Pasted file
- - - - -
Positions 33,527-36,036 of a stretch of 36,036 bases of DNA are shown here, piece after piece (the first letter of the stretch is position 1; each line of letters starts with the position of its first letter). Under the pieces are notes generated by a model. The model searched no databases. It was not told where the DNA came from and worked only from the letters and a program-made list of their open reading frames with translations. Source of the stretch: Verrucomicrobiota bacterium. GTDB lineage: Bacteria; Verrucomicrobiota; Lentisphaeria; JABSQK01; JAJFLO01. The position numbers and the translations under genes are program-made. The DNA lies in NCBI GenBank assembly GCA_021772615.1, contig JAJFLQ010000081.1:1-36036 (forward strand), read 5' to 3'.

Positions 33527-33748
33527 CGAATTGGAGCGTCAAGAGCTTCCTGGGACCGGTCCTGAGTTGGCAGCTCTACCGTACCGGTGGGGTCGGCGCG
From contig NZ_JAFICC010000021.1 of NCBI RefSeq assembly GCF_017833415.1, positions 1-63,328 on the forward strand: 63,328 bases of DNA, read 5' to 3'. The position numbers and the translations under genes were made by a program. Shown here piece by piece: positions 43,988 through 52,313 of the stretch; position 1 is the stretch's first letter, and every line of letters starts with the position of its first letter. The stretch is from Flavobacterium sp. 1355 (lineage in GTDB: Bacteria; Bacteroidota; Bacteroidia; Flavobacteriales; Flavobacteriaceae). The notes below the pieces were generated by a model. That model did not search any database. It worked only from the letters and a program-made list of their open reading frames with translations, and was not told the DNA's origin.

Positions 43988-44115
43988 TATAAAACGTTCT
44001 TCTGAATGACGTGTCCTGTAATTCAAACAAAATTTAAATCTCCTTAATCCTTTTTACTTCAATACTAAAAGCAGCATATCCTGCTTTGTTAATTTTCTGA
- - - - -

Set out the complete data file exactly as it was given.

Positions 33,527-36,036 of a stretch of 36,036 bases of DNA are shown here, piece after piece (the first letter of the stretch is position 1; each line of letters starts with the position of its first letter). Under the pieces are notes generated by a model. The model searched no databases. It was not told where the DNA came from and worked only from the letters and a program-made list of their open reading frames with translations. Source of the stretch: Verrucomicrobiota bacterium. GTDB lineage: Bacteria; Verrucomicrobiota; Lentisphaeria; JABSQK01; JAJFLO01. The position numbers and the translations under genes are program-made. The DNA lies in NCBI GenBank assembly GCA_021772615.1, contig JAJFLQ010000081.1:1-36036 (forward strand), read 5' to 3'.

Positions 33527-33748
33527 CGAATTGGAGCGTCAAGAGCTTCCTGGGACCGGTCCTGAGTTGGCAGCTCTACCGTACCGGTGGGGTCGGCGCG
From contig NZ_JAFICC010000021.1 of NCBI RefSeq assembly GCF_017833415.1, positions 1-63,328 on the forward strand: 63,328 bases of DNA, read 5' to 3'. The position numbers and the translations under genes were made by a program. Shown here piece by piece: positions 43,988 through 52,313 of the stretch; position 1 is the stretch's first letter, and every line of letters starts with the position of its first letter. The stretch is from Flavobacterium sp. 1355 (lineage in GTDB: Bacteria; Bacteroidota; Bacteroidia; Flavobacteriales; Flavobacteriaceae). The notes below the pieces were generated by a model. That model did not search any database. It worked only from the letters and a program-made list of their open reading frames with translations, and was not told the DNA's origin.

Positions 43988-44115
43988 TATAAAACGTTCT
44001 TCTGAATGACGTGTCCTGTAATTCAAACAAAATTTAAATCTCCTTAATCCTTTTTACTTCAATACTAAAAGCAGCATATCCTGCTTTGTTAATTTTCTGA